5. MISSING FF
      6. LOSTFF
      7. We probably won’t be dealing with too much of the collapse, but the downed FF or even the missing or lost is definitely a possibility.
    2. 29:50 URGENTS
      1. Member has an injury that is not life threatening
      2. Exterior attack
      3. Fire exposure
      4. Water loss
      5. Anytime a Change in Conditions will Severely Impact an Operation or the Safety of Members
    3. What happens when we transmit one of these messages?
      1. I/C takes control of the frequency
      2. All other radio communications STOP immediately
      3. I/C Contacts member or unit transmitting emergency
      4. The radio frequency must remain clear until the MAYDAY or URGENT is cleared by the I/C
  9. 33:15 So how do we communicate in suits?
    1. It is not the same as fireground communications
    2. We will have multiple layers of protection on, unlike a fireground where you may or may not have a facepiece on.
    3. Gloves and dexterity may be reduced making operating buttons difficult if not impossible
    4. There was nothing more annoying as a firefighter than having and outside position with a hook in one hand and a halligan in the other winding your way up a narrow fire escape with people coming down it, and all of a sudden your officer or chief calls to find out conditions in the rear.
    5. Similarly, when you’re forcing a door and masking up at the fire apartment or crawling around in zero visibility and the chief calls looking for an update.
    6. It also works for a member in a level A suit, or simply bunker gear at a HM incident.
    7. There are two sides to look at to remedy this: For the company officer or FF on the inside “working” the incident, be proactive. Don’t wait for the IC to call you. Beat him to the punch.
      1. ”HM1 entry to Command. We’ve reached the leaking cylinder and are evaluating it and searching for the precise spot of the leak” for example. or “We have a fire in Apt 4D we’re forcing the door and we have a medium smoke condition in the public hallway.” Or “We’ve forced entry and primary search is in progress”. After a report like that, the chief or IC will leave you alone for a while.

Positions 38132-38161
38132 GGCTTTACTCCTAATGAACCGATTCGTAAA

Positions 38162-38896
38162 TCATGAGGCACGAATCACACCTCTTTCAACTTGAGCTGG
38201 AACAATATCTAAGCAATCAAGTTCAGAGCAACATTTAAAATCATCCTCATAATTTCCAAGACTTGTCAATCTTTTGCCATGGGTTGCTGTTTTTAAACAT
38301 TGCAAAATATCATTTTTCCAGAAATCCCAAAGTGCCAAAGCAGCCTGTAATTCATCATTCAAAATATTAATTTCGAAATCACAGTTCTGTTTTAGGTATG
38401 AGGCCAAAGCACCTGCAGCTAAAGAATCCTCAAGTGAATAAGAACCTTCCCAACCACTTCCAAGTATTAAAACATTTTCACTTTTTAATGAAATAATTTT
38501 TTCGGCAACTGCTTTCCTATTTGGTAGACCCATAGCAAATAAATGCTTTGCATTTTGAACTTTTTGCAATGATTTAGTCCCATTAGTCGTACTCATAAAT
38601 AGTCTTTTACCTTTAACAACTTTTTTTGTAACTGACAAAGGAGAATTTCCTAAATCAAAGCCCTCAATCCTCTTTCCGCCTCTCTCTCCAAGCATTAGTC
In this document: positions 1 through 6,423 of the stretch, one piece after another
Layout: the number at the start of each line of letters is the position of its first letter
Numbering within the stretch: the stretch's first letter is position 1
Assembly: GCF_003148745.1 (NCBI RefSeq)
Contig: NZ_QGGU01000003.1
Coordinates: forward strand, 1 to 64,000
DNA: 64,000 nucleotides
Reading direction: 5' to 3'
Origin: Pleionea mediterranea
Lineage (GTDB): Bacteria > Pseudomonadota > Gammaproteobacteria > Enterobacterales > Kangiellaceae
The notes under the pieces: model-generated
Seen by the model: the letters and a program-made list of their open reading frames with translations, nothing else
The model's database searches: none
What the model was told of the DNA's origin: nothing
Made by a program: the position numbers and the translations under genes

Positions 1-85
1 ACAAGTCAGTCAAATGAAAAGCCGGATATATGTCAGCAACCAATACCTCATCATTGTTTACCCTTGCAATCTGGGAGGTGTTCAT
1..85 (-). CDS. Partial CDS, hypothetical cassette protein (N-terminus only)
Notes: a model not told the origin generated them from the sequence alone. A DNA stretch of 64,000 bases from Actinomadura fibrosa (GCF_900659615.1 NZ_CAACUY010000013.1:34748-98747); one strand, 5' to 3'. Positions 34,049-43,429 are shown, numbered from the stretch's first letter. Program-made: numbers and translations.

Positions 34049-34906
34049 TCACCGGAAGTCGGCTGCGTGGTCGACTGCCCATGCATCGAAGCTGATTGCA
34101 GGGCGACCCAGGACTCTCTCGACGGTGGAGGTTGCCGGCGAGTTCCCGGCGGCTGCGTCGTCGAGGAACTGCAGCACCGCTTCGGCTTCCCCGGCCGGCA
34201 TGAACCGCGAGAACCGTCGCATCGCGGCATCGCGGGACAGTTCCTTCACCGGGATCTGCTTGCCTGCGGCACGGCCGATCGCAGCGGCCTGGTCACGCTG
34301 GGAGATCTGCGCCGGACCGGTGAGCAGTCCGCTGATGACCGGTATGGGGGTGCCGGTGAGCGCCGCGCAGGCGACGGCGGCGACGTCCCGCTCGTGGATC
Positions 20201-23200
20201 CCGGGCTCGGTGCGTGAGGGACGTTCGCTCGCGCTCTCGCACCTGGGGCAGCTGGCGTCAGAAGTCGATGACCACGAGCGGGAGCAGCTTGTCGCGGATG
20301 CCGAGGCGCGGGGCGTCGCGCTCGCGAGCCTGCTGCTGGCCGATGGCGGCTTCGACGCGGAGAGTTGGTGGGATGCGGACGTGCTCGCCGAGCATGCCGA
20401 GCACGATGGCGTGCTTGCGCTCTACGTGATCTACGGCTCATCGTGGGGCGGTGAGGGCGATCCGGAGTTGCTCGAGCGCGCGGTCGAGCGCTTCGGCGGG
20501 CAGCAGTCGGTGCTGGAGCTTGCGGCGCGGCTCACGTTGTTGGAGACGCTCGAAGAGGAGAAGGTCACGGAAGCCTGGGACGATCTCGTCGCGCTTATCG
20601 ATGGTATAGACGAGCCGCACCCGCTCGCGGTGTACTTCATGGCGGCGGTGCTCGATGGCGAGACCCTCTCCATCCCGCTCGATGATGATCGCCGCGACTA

2. Similarly, as the IC remote from the incident, fire, or hot zone, you must be patient and understand that the men in the hot zone/fire apartment are “heavily engaged” as we used to say, and don’t ask too often or too quickly for updates.
      3. If both sides of the communication realize these things, it makes for a much smoother and less frustrating exchange of information, without sacrificing exchange of important information.
      4. “This was brought up by our salty, experienced and loveable Captain… a ghetto truckie turned HazMat Specialist”. Thank Captain Smith!
  10. 36:08 Portable radios
    1. remote microphones
      1. can be fit with throat or bone conduction mics and hovering speakers to aid in suit communications
      2. Some setups have large chest mounted buttons
        1. Pros and cons
  11. In suit communications
    1. Use the fireground as the communication?
    2. Change channels for the downrange team?
    3. VOX settings make life easy, also transmitting unintended communications…
  12. 38:40 Intrinsic safety of communications
  13. 41:20 Thoughts on communications in HM scenes
    1. How long will the mode of communication take to setup and use
      1. Comparison of being quick and possibly not properly prepared (like a failure downrange) and taking our time to make time…
    2. weight considerations
    • effect on facepiece weight, helmets, fatigue
  • 43:05 How secure is your channel?
    • News listening in
    • terrorists listening in on operations
  • 46:05 Battery considerations
  • tips on transmitting chemical names?
  • 50:45 Performing a PAR (Personnel Accountability Report)
  • Knowledge of your Department’s radio code if you use them, or do you use plain language?